So, would I recommend the Insignia Blu-ray player? Well, that depends on the one caveat I mentioned earlier: although I purchased the unit to replace both my DVD player and the Roku box, I have not yet been able to get the wireless functionality to function, which means I cannot use the Insignia player to stream Netflix Instant Movies (or any other video on demand service). Judging from a search around the Internet, I am far from the only one to suffer this problem. I have no doubt that there is a way to overcome this obstacle (if worse came to worse, I could hook the Blu-ray player to the Internet by an Ethernet cable); but frankly, overcoming an obstacle should not even be a consideration when paying $129 for a brand-new piece of technology. My old Roku box cost $99, and it worked the first time I fired it up. If Roku wireless connection to the Internet easy, then Insignia should be able to do the same, without putting their customers to unnecessary trouble.
My conclusion is that, had I paid full price for the Insignia player, I would feel that the extra $50 (for the new wireless model) would have been wasted; however, since I got the player for the same price as the old, pre-wireless model, I am not inclined to take the unit back to the store and demand a refund. Since I still have my Roku box, I can use that for instant streaming of movies. But customers seeking both a Blu-ray player and a movie-streamer in a single device should be aware of the potential problem; you may be better off spending a little bit more for a player whose wireless capacity works without resorting to customer service.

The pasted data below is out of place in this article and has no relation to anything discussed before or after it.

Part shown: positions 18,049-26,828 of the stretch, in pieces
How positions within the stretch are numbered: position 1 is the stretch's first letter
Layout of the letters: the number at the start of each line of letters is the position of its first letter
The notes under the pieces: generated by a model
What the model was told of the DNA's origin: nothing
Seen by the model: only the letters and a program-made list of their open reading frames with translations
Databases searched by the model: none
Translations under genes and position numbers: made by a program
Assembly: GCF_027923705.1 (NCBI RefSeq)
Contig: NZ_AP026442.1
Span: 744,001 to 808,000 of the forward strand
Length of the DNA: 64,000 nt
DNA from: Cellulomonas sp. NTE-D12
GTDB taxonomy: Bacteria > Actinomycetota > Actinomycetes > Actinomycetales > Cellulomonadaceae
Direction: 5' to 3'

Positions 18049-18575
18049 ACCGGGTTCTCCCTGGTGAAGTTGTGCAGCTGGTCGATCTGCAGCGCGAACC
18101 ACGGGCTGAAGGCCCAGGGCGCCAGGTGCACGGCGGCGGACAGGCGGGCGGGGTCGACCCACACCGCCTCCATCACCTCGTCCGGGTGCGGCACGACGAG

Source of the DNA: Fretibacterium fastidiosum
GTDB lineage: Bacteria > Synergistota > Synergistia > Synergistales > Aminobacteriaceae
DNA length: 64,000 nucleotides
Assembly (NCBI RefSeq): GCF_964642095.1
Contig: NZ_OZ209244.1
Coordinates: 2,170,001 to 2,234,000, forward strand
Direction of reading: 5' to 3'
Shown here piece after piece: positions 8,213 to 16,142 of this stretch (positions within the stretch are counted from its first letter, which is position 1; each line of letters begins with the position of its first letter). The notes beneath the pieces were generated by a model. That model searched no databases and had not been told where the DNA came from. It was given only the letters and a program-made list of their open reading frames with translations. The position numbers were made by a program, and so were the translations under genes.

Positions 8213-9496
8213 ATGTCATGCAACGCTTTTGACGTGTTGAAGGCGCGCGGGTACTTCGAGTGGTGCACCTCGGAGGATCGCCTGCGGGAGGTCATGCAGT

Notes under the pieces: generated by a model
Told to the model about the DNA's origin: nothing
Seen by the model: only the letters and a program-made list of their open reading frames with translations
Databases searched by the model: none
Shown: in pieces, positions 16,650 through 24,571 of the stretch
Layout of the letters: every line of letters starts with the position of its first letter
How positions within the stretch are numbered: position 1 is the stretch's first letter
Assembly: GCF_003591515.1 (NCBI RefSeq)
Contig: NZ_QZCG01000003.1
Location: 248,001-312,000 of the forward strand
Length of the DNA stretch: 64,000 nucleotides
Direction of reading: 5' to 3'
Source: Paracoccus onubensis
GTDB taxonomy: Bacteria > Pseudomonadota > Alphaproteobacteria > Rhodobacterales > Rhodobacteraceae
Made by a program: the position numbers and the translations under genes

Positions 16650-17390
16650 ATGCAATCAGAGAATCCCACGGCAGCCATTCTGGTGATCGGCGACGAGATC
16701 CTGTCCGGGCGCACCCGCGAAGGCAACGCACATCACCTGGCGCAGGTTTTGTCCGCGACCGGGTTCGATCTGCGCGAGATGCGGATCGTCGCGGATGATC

NOTE: This article has been expanded since its initial posting.
In this post about SAW 3-D, being touted as the finale installment in the Jigsaw saga, Lionsgate president Jason Constantine makes the following statement about the longevity of the SAW franchise:
“You can count on one hand the franchises that lasted seven years — and every year, no less,” says Jason Constantine, Lionsgate’s president of acquisitions and co-productions. “It became part of pop-culture discourse.”
This strikes my as slightly myopic in terms of the history of horror, fantasy and science fiction film franchise. Off the top of my head, here are several more than you can count on one hand – unless you are a polydactyl alien from a galaxy far, far away:
The Universal Pictures Frankenstein series began in 1931 with FRANKENSTEIN and continued through 1948 with ABBOTT AND COSTELLO MEET FRANKENSTEIN, totaling eight films.
Toho Studio’s original Godzilla franchise began in 1954 with GODZILLA (a.k.a. GOJIRA) and took a breather after TERROR OF MECHA-GODZILLA in 1974. The franchise revived in 1985 and lasted until GODZILLA VS. DESTROYER in 1996, then resumed again in 1999, wrapping up with GODZILLA: FINAL WARS in 2004, with 26 films on its resume.
The Hammer Films Frankenstein series began in 1957 with CURSE OF FRANKENSTEIN and ended in 1974 with FRANKENSTEIN AND THE MONSTER FROM HELL, totalling six films (not counting the aberration known as HORROR OF FRANKENSTEIN)